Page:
York 2019

22/10/19 – A Yorkshire Yomp

Well, that exceeded expectations!

Despite all those fears expressed in the last post, the race went incredibly well for both of us. Sue’s cold didn’t move to her lungs and by Sunday was feeling a bit better, so she was able to run. And run she did, in
5:51:35! Shaving 10 minutes off her PB, thus breaking the six hour marker which was her original target before illness struck.

Obligatory pre-race photo 

I managed to take 37 minutes off my own PB coming in at 5:07:36. I’m not ashamed to say that I cried like a baby at the end. I simply couldn’t believe what I’d managed, in the face of such rotten prep. I do get emotional on a long run, although that usually expresses itself as grumpiness rather than grizzling.

It was one of those rare, rare days when a long run is just a joy throughout. Normally, basking in the afterglow of the achievement is where I derive my satisfaction. It also tends to mask the effort of the actual race, otherwise I doubt I’d ever enter anything again.

Last year’s Yorkshire Marathon was in monsoon conditions, so when the unforecasted rain started just after Mile 1, a collective groan went up. No-one was geared up for a wet race. It wasn’t particularly warm morning either, so a drenching would lower the body temperature even further. It proved to be just a light shower, though. Enough to dampen the clothes but not soak through and affect the body temperature.

Neil in front of York Minister

I had little expectation of what I might be able to achieve pace-wise, so the first few miles felt like they were taken gently. I noticed, however, that I was hovering around the 5 hour pacers. Even after the first of the bigger uphill pulls at 8 miles, which I chose to walk part of, the pacers were still only just ahead of me. I began to entertain some fanciful notions, so I quickly put these aside by chatting to a fellow runner. Craig had promised himself he’d do a Marathon when he turned 40 and was very happy to chat for a few minutes until he, lovely chap that he is, insisted he was slowing me down and told me run ahead. A stone in my shoe requiring evacuation meant he caught back up with me a mile or so later, but this time I realised that I was in with a chance of breaking 2:30 for the Half Marathon distance, so I kept a higher pace than I managed at London at the same stage. Small victories and all that.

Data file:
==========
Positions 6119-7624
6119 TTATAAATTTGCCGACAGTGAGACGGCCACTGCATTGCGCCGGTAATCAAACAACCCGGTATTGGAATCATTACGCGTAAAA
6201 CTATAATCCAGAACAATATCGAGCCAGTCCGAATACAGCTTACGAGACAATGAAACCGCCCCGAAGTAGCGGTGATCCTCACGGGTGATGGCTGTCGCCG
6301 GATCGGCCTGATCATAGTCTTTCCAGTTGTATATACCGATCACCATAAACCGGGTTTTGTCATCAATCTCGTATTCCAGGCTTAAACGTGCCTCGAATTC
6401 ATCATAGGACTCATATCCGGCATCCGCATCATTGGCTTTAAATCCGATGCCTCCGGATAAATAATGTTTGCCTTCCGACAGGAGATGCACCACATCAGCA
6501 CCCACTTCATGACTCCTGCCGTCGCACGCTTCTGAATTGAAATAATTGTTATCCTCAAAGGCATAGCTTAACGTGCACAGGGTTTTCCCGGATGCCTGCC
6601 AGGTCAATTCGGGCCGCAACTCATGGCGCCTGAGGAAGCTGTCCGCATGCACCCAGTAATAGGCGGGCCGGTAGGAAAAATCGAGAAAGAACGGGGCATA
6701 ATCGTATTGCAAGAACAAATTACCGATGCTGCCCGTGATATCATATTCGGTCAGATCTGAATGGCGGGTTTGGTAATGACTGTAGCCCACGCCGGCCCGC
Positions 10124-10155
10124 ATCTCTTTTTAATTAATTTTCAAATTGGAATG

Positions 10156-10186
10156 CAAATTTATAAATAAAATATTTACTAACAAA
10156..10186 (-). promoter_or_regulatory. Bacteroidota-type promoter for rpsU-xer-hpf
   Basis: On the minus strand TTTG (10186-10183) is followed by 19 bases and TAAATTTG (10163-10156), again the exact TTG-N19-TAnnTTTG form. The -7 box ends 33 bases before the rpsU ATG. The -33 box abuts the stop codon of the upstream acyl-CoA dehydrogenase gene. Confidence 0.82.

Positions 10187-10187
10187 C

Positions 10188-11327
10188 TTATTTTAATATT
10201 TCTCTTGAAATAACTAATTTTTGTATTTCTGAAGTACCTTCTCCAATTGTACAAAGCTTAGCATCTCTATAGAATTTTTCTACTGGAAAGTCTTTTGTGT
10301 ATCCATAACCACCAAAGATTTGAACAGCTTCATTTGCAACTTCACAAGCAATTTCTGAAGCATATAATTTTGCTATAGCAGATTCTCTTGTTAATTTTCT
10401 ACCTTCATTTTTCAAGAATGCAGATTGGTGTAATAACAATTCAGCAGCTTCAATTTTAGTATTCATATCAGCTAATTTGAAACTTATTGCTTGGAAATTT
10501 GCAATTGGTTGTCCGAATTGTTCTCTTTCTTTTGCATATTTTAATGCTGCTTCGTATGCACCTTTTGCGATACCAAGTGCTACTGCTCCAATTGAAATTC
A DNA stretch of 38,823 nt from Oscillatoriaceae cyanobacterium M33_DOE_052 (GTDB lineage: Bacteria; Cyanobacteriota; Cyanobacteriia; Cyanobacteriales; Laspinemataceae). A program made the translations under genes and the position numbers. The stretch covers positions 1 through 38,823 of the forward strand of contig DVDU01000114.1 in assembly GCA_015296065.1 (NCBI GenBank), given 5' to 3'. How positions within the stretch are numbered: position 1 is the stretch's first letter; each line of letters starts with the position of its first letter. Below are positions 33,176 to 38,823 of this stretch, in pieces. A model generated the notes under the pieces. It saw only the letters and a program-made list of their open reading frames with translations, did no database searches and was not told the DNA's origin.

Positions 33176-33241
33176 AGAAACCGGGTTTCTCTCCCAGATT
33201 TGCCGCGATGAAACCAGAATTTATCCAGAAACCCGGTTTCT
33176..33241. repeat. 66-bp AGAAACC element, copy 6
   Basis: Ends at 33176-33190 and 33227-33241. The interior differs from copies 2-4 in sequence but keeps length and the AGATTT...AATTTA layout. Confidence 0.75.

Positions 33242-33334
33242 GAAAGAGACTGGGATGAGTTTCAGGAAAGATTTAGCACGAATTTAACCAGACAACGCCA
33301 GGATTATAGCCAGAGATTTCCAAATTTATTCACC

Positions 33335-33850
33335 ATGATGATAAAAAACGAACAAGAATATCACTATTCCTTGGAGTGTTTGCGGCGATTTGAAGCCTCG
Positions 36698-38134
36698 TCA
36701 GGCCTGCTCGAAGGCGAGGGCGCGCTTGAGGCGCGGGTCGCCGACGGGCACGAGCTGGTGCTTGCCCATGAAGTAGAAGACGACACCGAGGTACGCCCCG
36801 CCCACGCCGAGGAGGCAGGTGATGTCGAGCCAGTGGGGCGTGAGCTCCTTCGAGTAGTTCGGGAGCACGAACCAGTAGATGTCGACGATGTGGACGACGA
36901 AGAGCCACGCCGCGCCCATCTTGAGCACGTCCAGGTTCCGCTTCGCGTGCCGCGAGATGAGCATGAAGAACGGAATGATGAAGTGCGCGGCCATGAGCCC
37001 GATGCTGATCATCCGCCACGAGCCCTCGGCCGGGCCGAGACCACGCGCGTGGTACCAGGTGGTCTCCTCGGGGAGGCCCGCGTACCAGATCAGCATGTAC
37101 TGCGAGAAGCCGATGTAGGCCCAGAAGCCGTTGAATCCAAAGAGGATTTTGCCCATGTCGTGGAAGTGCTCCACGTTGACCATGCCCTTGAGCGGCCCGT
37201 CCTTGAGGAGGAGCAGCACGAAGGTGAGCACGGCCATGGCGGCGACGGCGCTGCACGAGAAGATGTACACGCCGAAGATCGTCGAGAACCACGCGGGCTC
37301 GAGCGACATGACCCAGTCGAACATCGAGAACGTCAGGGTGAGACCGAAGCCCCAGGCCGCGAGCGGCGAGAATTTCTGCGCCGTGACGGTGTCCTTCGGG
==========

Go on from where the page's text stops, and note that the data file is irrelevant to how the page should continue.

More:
I went through the halfway point in around 2:28 – eight minutes quicker than London, so I was feeling very pleased with myself. I was hoping that Sue’s parents, John and Sheila, who were spectating at the turnaround point in the village of Stamford Bridge just down the way, would have a little treat for me. Sue and I had driven the route after parkrun the day before and noted that Stamford Bridge boasted a pub right on the race route. I figured there’s no way that John wouldn’t have a pint on the go and I was looking forward to cheeky celebratory swig… unfortunately for me, they were on the opposite side of the race route and hadn’t even spotted the pub.

At mile 14, I took stock of my race so far as the route gently inclined again. I had no pain from anywhere, I felt well hydrated and with plenty of energy. Better still, I still had over 3 hours to play with to come in quicker than London, that’s 15 minute per mile. That said, I was aware that I hadn’t managed to go any further than 15 training miles without blowing up. I slowed my pace a little. Miles 15 to 18 passed by – gently downhill – all under 12 min miles and no sign of the wall. Once more, John and Sheila popped up on this leg, but again with no alcoholic refreshment to pilfer.

The route had another turnaround point just after mile 18 and started back upwards, a lot less gently than the downhill had seemed. Was this the first signs of tiredness creeping in perhaps? Before I could ponder further I spied a chap in a parkrun top, who was fast-walking. I drew up alongside him matching his pace and had another pleasant chat for the next mile. Matt, is a parkrun Race Director and keen World Tourist, so we swopped notes before I decide to pick up the pace again. Those nascent doubts and the incline all forgotten. Shortly after leaving him, I was surprised and delighted to see Sue coming the other way. She was much further along than I thought she would be at that point. She confirmed that she was feeling no ill-effects from the cold and felt strong.